“SBA disaster loans are the major source of federal disaster recovery aid,” said Federal Coordinating Officer William J. Doran III, who is in charge of FEMA’s operations in Texas. “The interest rates are low—as low as 4 percent for businesses and 2.625 percent for nonprofits for the life of the loan.”
SBA offers two types of disaster loans to businesses, small agricultural cooperatives, aquaculture and most nonprofits, including faith-based ones: physical disaster loans and economic injury disaster loans.
Physical disaster loans are used to repair or replace damaged buildings and business assets. Economic injury disaster loans help small businesses, small agricultural cooperatives, aquaculture businesses and most private nonprofits meet financial obligations they cannot meet because of the disaster.
Business owners may also be eligible to refinance existing liens or mortgages.
SBA low-interest disaster loans for businesses have several advantages:
- SBA requires no collateral for both physical loans or economic injury loans less than $25,000. SBA requires the borrower to pledge as collateral only what is available, plus satisfactory credit and the ability to repay.
- Applicants don’t have to wait for insurance settlements to obtain loans.
- Loans are written for a length of time appropriate to the type of loan, but SBA may make adjustments in the length of the loan to lower the monthly payments. Loan amounts and terms are set by SBA and are based on each applicant’s financial condition.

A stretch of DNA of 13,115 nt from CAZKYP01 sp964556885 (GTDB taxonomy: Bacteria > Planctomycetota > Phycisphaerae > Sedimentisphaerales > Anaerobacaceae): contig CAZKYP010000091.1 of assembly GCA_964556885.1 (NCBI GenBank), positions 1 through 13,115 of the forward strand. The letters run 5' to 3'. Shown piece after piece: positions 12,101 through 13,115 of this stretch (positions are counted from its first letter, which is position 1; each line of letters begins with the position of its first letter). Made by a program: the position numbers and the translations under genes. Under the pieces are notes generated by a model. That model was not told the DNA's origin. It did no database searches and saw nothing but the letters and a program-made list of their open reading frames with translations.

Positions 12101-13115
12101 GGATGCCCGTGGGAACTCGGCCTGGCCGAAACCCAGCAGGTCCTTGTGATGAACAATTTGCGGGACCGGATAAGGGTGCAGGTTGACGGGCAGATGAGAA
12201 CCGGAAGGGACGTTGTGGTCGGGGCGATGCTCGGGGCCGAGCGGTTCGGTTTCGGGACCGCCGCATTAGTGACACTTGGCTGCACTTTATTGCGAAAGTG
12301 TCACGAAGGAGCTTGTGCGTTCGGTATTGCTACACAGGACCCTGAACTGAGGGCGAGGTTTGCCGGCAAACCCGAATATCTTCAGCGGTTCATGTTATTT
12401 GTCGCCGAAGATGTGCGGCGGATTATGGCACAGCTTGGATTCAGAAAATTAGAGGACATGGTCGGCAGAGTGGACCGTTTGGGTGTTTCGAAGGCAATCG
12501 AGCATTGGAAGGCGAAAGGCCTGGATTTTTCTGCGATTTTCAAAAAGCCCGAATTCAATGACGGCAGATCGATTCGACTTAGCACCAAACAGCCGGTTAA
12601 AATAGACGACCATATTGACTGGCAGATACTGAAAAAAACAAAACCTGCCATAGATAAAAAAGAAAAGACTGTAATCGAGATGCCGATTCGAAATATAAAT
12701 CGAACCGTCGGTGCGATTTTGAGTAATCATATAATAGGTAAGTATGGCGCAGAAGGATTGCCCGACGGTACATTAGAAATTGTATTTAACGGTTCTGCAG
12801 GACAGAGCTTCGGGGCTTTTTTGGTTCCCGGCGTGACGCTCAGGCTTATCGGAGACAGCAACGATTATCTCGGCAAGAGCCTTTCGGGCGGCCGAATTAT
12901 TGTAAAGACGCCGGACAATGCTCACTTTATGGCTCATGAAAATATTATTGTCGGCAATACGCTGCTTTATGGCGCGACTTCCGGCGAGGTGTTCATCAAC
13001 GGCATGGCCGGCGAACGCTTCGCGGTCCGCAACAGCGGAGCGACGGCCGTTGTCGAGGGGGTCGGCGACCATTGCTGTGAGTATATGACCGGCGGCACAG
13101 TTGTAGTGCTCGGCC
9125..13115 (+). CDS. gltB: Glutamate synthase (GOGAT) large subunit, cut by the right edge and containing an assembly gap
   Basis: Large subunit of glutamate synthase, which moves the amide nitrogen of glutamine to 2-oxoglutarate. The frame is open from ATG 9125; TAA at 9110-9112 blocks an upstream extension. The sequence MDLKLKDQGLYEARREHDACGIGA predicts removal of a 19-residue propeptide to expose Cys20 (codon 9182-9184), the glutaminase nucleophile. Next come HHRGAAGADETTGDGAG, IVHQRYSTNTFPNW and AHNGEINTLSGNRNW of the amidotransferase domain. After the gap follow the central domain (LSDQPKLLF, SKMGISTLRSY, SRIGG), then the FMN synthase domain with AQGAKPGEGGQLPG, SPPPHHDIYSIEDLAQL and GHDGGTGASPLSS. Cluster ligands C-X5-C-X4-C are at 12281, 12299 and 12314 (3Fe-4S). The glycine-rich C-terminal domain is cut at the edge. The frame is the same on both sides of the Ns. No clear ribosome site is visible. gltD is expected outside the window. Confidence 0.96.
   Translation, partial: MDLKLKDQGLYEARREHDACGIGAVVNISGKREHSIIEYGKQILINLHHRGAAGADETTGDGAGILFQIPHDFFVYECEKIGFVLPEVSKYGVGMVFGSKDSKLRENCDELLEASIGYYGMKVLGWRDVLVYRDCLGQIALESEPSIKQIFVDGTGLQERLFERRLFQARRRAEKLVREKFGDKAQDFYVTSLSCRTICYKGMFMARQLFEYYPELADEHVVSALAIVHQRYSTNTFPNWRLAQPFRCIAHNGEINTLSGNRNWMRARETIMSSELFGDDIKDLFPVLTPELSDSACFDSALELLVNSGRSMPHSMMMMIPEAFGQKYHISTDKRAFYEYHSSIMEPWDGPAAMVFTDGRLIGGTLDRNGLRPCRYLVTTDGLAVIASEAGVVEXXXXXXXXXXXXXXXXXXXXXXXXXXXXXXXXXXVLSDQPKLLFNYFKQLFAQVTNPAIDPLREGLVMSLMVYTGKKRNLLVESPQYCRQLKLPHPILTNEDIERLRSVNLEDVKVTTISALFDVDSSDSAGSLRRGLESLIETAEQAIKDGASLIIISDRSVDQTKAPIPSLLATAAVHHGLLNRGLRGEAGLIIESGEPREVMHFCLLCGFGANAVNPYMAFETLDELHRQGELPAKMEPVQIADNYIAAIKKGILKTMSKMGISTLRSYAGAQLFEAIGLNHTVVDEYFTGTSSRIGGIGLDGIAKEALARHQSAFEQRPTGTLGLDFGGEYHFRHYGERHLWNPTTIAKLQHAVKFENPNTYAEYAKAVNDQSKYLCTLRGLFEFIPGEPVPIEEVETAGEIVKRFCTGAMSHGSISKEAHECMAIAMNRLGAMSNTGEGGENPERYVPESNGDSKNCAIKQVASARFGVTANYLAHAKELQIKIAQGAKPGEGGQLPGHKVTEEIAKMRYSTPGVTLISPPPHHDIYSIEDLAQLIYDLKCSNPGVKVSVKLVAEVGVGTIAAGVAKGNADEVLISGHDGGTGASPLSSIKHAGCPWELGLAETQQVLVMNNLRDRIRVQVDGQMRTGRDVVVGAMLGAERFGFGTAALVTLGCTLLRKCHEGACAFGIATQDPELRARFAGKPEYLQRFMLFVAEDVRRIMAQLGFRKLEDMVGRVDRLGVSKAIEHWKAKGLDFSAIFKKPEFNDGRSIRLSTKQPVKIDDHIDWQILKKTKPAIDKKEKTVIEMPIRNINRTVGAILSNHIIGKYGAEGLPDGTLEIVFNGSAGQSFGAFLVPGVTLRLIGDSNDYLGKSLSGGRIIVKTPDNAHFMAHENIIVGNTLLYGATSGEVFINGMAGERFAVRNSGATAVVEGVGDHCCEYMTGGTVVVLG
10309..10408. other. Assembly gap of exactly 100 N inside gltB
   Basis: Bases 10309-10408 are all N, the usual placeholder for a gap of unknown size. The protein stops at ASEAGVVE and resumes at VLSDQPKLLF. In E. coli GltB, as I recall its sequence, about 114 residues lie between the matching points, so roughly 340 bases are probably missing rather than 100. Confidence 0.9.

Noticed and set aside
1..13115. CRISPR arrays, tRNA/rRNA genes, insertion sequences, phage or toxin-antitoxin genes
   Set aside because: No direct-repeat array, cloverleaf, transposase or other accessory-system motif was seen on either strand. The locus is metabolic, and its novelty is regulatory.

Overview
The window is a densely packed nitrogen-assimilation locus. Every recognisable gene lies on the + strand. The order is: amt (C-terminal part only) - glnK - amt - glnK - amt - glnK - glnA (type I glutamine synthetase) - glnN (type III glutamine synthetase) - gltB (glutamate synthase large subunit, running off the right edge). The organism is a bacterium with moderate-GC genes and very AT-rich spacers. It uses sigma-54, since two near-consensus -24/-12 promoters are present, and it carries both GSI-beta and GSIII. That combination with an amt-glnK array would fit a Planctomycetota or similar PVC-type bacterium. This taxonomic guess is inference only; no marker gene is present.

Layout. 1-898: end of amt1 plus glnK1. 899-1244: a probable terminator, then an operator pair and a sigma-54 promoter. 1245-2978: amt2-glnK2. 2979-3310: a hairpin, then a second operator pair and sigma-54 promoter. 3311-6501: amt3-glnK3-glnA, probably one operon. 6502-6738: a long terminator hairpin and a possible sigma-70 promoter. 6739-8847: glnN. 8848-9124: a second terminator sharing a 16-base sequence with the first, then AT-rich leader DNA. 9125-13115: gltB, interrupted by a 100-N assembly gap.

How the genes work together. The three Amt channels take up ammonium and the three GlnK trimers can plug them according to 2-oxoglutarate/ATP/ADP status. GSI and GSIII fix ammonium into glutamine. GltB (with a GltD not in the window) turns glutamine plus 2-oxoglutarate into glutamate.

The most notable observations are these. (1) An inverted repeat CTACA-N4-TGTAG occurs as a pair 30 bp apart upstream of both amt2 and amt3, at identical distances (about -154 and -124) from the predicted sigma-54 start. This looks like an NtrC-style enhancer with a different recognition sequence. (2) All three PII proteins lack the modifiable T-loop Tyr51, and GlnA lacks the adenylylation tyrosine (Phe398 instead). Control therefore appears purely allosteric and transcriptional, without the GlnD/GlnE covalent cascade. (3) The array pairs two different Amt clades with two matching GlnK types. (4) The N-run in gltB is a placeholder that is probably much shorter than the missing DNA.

- SBA offers mitigation loans to help pay for improvements to reduce potential for future damage. These mitigation funds are available for up to 20 percent of the total amount of disaster damage.
- SBA never charges an application fee or points for its disaster loans.
By law, SBA business loans cannot exceed $2 million. If a business is a major employer, SBA may waive the limit.
The deadline to file for a physical damage disaster loan is August 10. The deadline for an economic injury disaster loan is March 11, 2017.
No one is obligated to accept a loan if approved. SBA gives applicants six months to decide whether to accept a loan.
Applicants may apply online using the electronic loan application via SBA’s secure website at DisasterLoan.sba.gov/ela.